Originally from Sanikiluaq, Nunavut, Kelly performed countless concerts across Canada in English and Inuktitut, especially the Arctic (Nunavut and Nunavik), where she was extremely well-known. Seamlessly blending the two languages with her powerful, insightful, and politically-relevant lyrics, her goal was to make the music speak to both Inuit and Qallunaat (“southerners”).
Like many other Inuit, Kelly had been through many personal struggles, ranging from substance abuse, the loss of her father and others to suicide, to name only a few. Kelly used her pain as inspiration to make art that can positively impact other native youths. Seeking to spread her messages of joy, healing, and cultural pride through a blend of traditional Inuit music and modern production, her new album was also influenced by contemporary pop, EDM, and hip-hop.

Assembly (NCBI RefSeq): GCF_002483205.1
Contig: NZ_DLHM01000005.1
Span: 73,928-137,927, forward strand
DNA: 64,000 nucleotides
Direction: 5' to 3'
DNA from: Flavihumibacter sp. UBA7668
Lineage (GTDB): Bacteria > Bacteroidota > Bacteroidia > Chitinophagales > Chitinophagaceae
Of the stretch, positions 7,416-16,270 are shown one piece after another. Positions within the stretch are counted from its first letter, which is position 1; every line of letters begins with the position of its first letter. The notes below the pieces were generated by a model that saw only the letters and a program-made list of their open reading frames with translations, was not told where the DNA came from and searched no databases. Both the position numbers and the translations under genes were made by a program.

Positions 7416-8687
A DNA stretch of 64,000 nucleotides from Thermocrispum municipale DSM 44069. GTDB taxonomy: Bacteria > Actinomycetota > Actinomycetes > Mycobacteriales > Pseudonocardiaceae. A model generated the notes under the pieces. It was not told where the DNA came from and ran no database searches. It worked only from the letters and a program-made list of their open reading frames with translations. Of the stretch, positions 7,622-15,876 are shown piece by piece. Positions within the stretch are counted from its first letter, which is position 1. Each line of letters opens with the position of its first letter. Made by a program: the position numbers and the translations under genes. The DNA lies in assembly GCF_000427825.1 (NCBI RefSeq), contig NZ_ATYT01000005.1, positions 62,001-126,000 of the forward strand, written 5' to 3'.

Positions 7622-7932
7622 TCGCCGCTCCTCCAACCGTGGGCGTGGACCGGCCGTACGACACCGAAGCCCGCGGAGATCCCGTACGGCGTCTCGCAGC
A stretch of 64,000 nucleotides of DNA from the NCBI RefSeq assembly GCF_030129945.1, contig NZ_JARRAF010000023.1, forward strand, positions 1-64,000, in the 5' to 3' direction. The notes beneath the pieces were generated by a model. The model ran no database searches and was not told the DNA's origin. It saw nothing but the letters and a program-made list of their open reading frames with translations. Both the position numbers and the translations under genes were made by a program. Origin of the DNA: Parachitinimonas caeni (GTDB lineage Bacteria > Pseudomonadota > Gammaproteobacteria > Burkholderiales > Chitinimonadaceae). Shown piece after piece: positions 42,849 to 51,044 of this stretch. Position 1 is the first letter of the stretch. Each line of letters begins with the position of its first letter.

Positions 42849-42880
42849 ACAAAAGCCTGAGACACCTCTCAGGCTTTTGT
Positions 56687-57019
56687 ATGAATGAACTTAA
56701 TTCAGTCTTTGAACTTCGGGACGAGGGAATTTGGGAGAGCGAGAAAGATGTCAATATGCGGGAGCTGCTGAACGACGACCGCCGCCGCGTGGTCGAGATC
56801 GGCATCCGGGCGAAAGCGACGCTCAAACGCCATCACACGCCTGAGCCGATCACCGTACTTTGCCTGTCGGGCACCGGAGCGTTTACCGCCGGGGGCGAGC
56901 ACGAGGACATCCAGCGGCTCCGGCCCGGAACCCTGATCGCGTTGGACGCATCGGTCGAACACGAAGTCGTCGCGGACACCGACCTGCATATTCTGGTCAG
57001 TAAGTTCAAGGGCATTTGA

Besides her busy schedule as a recording and performing artist, Kelly taught songwriting, did motivational speaking, and helped organize Nunavut Hitmakerz, a project which aims to give underprivileged youth opportunities to learn creative expression and technical skills. She was also completing her degree in Native Studies at NVIT in British Columbia, and hoping to become a lawyer through the new Nunavut-based law program. Tragedy struck on December 24th 2019 when it was announced that Kelly had commited suicide after battling bullying and depression.